Remember the commercial from years ago that encouraged shoppers to “look for the union label”? The message, if memory serves, was that the union label offered shoppers the guarantee of a quality garment made by someone earning a decent wage.
Now remember when Johnston County voters elected their school board members by party label? That label too was a guarantee – that the candidates believed, at least broadly, in what their parties stood for.
Johnston County abandoned partisan school elections many years ago now, but frankly, we’ve come to miss the party label.
The argument made all those years ago was that educating children wasn’t a Democratic or Republican thing. The argument, made mostly by our Republican friends, sounded good, but we’ve come to view it as false.
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Anyone who follows the N.C. General Assembly knows that the Republicans in power now approach education quite differently than the Democrats do. The Republicans want to end tenure, expand charter schools, give vouchers to families that want to send their children to private schools and tie teacher pay more closely to students performance, among other things. Few Democrats want any of those things.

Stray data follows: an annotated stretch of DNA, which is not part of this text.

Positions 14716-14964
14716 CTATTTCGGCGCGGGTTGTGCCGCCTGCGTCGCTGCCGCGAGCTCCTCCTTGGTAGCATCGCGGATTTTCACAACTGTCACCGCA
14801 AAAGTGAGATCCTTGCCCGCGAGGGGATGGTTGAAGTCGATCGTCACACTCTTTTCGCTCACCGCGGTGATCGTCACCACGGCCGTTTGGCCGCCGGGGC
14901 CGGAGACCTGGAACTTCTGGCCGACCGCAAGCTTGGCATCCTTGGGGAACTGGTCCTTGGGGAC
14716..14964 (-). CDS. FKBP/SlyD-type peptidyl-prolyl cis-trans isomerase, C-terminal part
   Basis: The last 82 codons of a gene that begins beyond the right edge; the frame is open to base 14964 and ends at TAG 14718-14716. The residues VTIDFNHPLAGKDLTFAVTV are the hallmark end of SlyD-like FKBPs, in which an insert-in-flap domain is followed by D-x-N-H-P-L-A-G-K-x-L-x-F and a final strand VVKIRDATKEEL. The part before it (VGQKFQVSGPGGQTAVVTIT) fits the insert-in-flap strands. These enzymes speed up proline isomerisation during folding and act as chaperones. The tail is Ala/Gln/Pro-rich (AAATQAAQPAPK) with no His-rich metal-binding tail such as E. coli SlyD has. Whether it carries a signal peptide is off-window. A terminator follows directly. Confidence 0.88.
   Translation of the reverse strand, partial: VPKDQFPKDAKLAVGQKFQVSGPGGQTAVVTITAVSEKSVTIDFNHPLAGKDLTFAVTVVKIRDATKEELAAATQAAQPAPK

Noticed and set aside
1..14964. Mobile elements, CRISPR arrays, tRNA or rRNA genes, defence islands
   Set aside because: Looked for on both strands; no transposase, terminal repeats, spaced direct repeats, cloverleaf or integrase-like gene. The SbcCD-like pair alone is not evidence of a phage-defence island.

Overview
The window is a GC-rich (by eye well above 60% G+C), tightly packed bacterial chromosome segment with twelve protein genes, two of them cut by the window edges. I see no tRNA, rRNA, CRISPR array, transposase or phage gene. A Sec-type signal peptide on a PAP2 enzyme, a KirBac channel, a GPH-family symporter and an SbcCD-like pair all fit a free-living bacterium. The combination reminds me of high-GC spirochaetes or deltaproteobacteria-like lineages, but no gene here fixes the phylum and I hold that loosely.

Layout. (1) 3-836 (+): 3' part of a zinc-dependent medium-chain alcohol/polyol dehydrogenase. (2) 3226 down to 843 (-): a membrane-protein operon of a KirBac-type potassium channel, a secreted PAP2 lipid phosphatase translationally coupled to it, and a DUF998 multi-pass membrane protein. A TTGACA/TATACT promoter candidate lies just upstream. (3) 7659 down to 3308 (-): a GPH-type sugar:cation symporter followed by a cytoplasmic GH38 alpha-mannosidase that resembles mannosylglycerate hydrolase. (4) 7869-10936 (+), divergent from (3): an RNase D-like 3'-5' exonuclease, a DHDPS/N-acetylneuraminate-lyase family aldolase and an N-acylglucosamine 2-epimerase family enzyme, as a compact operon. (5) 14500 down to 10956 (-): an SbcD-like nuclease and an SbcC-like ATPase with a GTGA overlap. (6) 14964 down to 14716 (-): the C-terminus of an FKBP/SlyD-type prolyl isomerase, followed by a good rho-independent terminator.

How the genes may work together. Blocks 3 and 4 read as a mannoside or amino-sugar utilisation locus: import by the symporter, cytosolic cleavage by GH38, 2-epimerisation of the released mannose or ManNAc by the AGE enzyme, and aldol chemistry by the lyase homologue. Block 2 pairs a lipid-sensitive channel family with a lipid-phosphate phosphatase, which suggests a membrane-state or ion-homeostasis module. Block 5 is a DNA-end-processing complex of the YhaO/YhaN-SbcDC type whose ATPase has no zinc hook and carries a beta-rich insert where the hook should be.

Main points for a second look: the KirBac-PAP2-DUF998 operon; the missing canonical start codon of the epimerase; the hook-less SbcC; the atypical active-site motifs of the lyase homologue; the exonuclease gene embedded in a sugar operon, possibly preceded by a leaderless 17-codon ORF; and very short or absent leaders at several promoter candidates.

At the county school board level, the philosophical divide is not so stark. But under Democrats, you might recall, the school board threatened to sue county commissioners over funding. Today’s school board, though officially nonpartisan, is made up mostly of Republicans, and while they might lobby county commissioners hard for more funding, they don’t threaten to sue.
That’s another thing. While the school board is officially nonpartisan, voters still look up the candidates’ party affiliation, and that’s assuming they haven’t seen the ads the political parties run touting their candidates. The only place you don’t see a candidate’s party affiliation is on the ballot, which seems a little silly. And with a free-for-all primary just weeks away, it also seems a disservice to Johnston voters, who have little time to learn about the candidates.
We also think nonpartisan elections have done the school board itself a disservice. Without a party platform to follow, school board candidates tend to campaign on singular issues of importance to them. This year, for example, a couple of candidates have said they want to focus on the education of special-needs children. That’s a worthy issue, but it’s also a plank, not a platform. And in our experience, any board made up of individual planks instead of one platform cedes the agenda to its hired bureaucrats, whose interests, frankly, don’t always align with those of students and parents. Johnston County is fortunate that Superintendent Ed Croom has proven to be a cautious innovator, but in any county, the school board, not the superintendent, should set the agenda, and we think the party label helps shape that agenda.
We don’t expect the school board to suddenly reverse course and lobby for the return of partisan elections. But we see little point in maintaining a system that benefits neither voters nor the school board that serves them.